$60bn forecast miss is huge positive, not negative, surprise (for some)...
The AFR reveals today that the Treasury's gargantuan $60bn forecast miss on the JobKeeper wage subsidy was entirely attributable to the government's reliance on the flawed epidemiological projections and medical advice that alleged the economy would need to be shut down for an unprecedented six months. At the time, this motivated the prime minister's repeated messaging that Australian businesses would have to go into a "six month hibernation".
Put differently, the forecasting failure here was an artefact of the equally immense success Australia has had in containing COVID-19 much more effectively than the epidemiologists (but not all analysts) expected, which in turn means we are not having to shell out as much money as had been originally planned. That's a good, not bad, thing.
Some may recall that on March 23 we argued these forecasts were wrong and that the Australian and US infection curves would peak in early April, months ahead of what the epidemiologists were advising government.
This formed the basis of our March 28 proposition that the government's six month lockdown was both unnecessary and highly destructive, which attracted some vigorous criticisms (a minority claimed that only the epidemiologists were qualified to opine on this debate). And a million academic economists signed a silly letter, which we rebutted here, saying that the lockdown should continue for a considerable time because there were no overwhelming costs associated with putting the economy into a full-blown depression.
The essential mistake the epidemiologists' theoretical models made was to dramatically underestimate the efficacy of Australia's actual containment strategies and their impact on COVID-19's reproduction rate.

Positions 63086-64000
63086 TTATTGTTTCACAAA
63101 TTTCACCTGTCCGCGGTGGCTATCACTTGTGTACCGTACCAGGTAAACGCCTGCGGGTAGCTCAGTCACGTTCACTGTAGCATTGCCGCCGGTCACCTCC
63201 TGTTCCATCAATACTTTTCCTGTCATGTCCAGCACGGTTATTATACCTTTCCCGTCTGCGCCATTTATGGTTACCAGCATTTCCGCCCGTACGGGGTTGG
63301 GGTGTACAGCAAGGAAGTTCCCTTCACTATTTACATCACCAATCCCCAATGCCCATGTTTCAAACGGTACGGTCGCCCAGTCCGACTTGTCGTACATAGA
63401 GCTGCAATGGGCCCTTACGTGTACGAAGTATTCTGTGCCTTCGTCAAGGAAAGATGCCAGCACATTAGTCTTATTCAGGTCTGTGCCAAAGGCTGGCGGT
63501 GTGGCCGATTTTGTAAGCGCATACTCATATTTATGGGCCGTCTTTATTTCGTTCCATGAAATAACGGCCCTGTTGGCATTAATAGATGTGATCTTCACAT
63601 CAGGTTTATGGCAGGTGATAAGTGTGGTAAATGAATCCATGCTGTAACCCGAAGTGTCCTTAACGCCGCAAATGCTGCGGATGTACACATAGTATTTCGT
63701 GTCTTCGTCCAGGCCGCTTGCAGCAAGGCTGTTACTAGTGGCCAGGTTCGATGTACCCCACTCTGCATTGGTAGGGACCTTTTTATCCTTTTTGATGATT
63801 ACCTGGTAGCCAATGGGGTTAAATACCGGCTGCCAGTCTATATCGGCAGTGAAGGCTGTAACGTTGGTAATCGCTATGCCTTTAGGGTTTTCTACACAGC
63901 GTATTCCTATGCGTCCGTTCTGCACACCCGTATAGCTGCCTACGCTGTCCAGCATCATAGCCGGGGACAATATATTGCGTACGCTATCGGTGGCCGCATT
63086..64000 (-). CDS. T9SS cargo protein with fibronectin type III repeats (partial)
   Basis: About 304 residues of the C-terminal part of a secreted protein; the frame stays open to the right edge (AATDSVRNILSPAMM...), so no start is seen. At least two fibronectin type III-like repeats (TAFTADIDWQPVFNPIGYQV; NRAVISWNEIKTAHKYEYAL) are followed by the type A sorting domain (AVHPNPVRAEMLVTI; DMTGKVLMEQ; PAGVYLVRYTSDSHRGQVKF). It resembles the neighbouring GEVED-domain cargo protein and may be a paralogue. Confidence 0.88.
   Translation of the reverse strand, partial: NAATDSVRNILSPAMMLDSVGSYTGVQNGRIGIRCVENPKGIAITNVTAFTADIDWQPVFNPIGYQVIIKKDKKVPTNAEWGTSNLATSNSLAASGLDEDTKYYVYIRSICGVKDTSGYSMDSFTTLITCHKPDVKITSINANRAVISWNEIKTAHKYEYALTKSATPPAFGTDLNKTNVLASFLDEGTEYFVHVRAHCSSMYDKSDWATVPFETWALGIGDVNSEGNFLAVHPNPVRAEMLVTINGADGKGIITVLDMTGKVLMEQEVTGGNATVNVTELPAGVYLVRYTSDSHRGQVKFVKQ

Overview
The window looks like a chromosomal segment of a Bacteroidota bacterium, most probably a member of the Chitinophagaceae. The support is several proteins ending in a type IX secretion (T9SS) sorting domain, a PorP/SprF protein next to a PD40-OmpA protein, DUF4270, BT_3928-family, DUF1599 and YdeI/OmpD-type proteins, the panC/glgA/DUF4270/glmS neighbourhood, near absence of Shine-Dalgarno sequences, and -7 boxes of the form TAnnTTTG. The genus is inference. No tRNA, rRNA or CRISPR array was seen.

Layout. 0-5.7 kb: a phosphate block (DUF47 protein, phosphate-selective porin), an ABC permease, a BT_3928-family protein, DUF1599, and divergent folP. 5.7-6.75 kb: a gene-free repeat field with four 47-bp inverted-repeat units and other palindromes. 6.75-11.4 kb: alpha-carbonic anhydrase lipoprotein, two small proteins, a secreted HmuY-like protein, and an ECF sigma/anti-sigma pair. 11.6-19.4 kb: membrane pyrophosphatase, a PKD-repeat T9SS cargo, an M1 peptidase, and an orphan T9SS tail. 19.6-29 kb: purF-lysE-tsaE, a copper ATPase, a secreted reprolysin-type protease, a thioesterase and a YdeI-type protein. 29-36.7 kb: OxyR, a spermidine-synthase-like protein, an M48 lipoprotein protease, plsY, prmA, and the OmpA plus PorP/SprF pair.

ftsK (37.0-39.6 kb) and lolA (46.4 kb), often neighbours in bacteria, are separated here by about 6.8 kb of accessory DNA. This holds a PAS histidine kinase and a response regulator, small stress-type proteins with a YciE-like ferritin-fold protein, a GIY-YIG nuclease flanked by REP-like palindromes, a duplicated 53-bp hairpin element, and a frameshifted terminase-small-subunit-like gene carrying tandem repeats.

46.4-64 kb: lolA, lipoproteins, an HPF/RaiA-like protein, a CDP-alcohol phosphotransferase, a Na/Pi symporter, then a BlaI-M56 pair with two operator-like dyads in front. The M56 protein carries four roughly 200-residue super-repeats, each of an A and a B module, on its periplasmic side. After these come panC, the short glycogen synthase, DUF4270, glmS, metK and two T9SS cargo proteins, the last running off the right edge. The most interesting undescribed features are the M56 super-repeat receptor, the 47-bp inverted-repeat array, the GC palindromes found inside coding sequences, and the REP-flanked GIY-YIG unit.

Coolabah's models deliberately avoided these theoretical assumptions and instead actively exploited the empirical containment efficacies observed in countries that were ahead of the rest of the world---in particular China and South Korea---to develop live projections of the infection trajectories for the target nations in question. These estimates have proven to be incredibly accurate.
In this sense, the $60 billion saving on JobKeeper is a nontrivial victory for the Prime Minister Scott Morrison and the Treasurer Joshua Frydenberg, because they have significantly underpromised and overdelivered with their execution of Australia's COVID-19 response strategy.
I find it odd that the media has claimed this is an enormous bungle/mistake: we should be celebrating the fact that Australia has outperformed most other countries around the world, and will not need to take on $60 billion of extra debt that future generations of Australians, including our children, will have to repay.
This also has wide-ranging consequences for other important issues: Standard & Poor's put Australia's prized AAA sovereign credit rating on "negative outlook" for a 1-in-3 probability of a downgrade to AA over the next two years on the basis of the government's published fiscal response and the assumed deterioration in our finances that flowed from it.